Thursday, 13 March 2014

Surgery a must

My little superhero will have yet another chance to show off his super strength with a second brain surgery scheduled for this month.

Doctors informed us earlier this week that all of his symptoms are related to the fluid-filled cysts growing in his spinal cord. The cause: an obstruction in the flow of CSF in his head, primarily (or at least neurosurgeons suspect) in the area of his previous surgery.

It has been 4 years since he was opened up and a large cancerous tumour was removed from the back of his brain. But the memories and emotions of that initial surgery still feel like it was yesterday.

However, this latest news is not all bad. In fact there is a lot of positive.

First and foremost, it is NOT the cancer or any regrowth of the remaining tumour tissue left on his brainstem. He is still CANCER FREE (that sounds so good to say!)

Secondly, the surgery is routine. Albeit there will be an increased risk because the area has previously been operated on, but the surgeon is familiar with Xavier and his initial surgery. She has followed him ever since. (Dr. Singh is an amazing woman and we can't say enough about her expertise at McMaster Children's Hospital).

And lastly, the surgery should alleviate most, if not all, of the symptoms Xavier has been having recenly.

It was four months ago during his last MRI that the cysts had somewhat increased in size. At that time he was not experiencing any symptoms - so nothing was recommended.

Between then and now, multiple symptoms have presented. With no treatment, his condition could eventually affect his mobility.

We expected something (surgery is the only option) would have to be done. We just didn't expect it to be this soon. However, he is young and will bounce back quickly.

I am scared for him. But I know he can do it. He has endured worse and so have we.

The five-hour surgery will keep him in the hospital for about five days. And doctors are confident, pending no unforseen complications, he will have a full recovery and return to school within a few weeks.

Tuesday, 4 March 2014

On tonight's menu: FEAR

Up until about 2:30 today, I was calm.

It was then that I had a conversation with the nurse from Xavier's endocrine clinic about some symptoms he has been having.

For days now he has been complaining about a headache - most of them first thing in the morning. Of course my first thought is the worst, given his history, this would only be a natural reaction. Pushing that thought aside to avoid jumping to conclusions, I pondered what else could be causing him these headaches.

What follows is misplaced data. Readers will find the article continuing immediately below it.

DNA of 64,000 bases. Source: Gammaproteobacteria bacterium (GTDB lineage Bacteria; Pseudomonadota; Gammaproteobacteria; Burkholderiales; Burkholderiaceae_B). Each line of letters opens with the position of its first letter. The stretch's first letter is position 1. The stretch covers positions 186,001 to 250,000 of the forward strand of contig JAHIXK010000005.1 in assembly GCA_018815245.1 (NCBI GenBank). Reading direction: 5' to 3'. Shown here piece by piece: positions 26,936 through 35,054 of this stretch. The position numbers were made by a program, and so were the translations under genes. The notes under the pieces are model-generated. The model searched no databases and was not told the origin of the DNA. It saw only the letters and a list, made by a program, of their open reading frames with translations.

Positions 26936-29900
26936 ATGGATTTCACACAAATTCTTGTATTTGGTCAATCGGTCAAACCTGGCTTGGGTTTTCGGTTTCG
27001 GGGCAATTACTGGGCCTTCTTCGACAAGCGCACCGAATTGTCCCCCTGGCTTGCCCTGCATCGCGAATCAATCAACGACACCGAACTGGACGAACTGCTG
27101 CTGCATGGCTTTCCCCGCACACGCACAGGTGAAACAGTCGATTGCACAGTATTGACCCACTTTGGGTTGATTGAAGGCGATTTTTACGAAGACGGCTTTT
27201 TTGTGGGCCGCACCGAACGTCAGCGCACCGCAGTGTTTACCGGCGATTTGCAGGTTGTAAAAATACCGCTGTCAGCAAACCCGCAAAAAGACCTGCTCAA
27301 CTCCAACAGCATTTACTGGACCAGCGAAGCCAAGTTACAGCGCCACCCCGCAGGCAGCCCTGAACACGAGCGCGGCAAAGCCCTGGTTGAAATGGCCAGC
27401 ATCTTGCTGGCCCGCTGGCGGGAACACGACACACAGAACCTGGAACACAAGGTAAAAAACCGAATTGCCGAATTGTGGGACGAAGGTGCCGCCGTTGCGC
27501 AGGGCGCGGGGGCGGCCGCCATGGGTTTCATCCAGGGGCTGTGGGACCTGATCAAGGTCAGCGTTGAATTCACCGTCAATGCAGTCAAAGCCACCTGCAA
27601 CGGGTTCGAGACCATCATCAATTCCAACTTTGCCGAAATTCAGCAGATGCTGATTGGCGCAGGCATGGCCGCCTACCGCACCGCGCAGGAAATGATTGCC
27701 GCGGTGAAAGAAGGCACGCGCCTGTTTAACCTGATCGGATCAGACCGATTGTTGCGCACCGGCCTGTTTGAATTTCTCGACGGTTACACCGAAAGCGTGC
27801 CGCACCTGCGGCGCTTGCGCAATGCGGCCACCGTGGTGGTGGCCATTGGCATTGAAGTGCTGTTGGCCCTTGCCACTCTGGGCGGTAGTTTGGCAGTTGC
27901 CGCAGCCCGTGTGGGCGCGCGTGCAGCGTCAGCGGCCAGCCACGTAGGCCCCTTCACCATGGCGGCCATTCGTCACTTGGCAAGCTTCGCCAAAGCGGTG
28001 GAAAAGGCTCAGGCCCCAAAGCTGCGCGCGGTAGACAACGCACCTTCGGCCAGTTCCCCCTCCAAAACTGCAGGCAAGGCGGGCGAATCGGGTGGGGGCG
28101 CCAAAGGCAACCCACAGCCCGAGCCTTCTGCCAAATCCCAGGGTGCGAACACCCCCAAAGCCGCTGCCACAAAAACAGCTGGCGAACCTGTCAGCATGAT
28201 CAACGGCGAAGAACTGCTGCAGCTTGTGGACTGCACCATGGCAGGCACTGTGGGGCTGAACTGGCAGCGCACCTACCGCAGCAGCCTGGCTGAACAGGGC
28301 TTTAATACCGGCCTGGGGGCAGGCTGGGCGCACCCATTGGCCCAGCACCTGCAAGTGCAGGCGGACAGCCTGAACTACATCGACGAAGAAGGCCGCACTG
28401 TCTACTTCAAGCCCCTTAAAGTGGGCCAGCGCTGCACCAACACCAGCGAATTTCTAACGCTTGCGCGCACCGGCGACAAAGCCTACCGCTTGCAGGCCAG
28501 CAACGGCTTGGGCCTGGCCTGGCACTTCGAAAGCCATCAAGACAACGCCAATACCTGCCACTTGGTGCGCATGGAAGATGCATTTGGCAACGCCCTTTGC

I tested his blood sugars a couple mornings with my tester and found his sugars seemed a bit low to my standards. So, I told myself, thats all it was. Still cautious, I sent my concerns to his team of doctors at McMaster.

He has an MRI tomorrow, so no worries.

Until today when the nurse said his sugars were ok for a child his age and the headaches were concerning - especially since having gone back on the growth hormone. I told her we have an appointment with his endocrinologist next month:

"That's not soon enough. We need to see him this week."

My heart rate increased and I could feel my body warm up and my mind go to dangerous places.

This is our life. Fear.

I hate to cry wolf everytime Xavier has a symptom of any kind. But we just never know. It's an ongoing battle to try to live normal. Sure, the tumour is gone, the cancer treatments or over, but that experience has scarred me for life.

Now there's all the therapy, the treatment required to treat the effects of the initial treatments.

I am worried. I don't want to be worried, because there is a good chance it could be some simple explanation and an easy fix. But what if it's not?

It was just 4 months ago this same scary feeling fell over me. That's when doctors needed a closer look at his head and spine after his initial routine MRI. Turns out what they thought might be another tumour was the Syrinx cysts in his spinal cord. Still concerning and something to be followed, but we had no reason to act at that time.

Now here we are again. I just want to be free of this pain, this fear and worry. I want my little guy to not have so many doctors appointment, pokes and therapy. I don't want to have to tell him he had cancer.

And it's times like these, when I see a symptom present, that I struggle with how to handle it. On one hand, I want to rush him to the doctors and get it assessed ASAP. I am troubled with the guilt of not finding out about his brain tumour for months. What if I had only done this or done that sooner... I don't want to wait, but I also don't want to be a hypochondriac.

I will go home tonight and play with my kids and pretend like there is nothing wrong. But inside, I will be screaming.

This is my life now. But deep down I know whatever happens, it's nothing we can't deal with.